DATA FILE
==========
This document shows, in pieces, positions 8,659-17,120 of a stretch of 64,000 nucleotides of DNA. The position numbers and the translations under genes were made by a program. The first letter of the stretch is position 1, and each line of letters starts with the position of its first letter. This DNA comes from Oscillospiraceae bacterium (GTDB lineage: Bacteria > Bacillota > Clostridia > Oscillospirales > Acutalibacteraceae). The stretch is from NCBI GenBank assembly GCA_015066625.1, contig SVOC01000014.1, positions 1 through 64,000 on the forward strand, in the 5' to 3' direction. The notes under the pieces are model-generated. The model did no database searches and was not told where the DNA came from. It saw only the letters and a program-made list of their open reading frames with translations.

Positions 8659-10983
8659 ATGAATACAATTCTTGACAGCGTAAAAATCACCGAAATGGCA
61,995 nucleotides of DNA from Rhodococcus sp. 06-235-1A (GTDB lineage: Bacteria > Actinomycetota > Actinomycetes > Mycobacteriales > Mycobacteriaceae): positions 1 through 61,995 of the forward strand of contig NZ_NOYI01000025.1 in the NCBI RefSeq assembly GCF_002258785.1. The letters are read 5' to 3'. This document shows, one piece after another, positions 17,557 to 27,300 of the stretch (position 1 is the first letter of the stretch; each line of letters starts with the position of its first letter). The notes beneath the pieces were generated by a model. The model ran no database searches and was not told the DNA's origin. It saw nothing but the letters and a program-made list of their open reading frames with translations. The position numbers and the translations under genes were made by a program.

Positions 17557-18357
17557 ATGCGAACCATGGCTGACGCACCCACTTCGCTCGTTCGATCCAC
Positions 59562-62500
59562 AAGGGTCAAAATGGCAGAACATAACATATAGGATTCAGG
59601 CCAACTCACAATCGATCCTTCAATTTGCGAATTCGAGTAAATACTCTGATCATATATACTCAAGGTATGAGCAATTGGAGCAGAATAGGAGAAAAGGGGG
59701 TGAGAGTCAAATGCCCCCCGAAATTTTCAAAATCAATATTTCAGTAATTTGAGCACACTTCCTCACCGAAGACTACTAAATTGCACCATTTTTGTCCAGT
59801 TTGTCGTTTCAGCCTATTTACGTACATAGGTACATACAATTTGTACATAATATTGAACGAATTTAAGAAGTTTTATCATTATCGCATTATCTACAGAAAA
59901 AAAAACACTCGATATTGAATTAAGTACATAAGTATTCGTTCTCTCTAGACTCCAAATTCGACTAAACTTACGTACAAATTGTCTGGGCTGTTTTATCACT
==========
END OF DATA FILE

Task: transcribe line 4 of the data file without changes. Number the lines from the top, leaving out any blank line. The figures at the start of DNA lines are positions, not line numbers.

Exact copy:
61,995 nucleotides of DNA from Rhodococcus sp. 06-235-1A (GTDB lineage: Bacteria > Actinomycetota > Actinomycetes > Mycobacteriales > Mycobacteriaceae): positions 1 through 61,995 of the forward strand of contig NZ_NOYI01000025.1 in the NCBI RefSeq assembly GCF_002258785.1. The letters are read 5' to 3'. This document shows, one piece after another, positions 17,557 to 27,300 of the stretch (position 1 is the first letter of the stretch; each line of letters starts with the position of its first letter). The notes beneath the pieces were generated by a model. The model ran no database searches and was not told the DNA's origin. It saw nothing but the letters and a program-made list of their open reading frames with translations. The position numbers and the translations under genes were made by a program.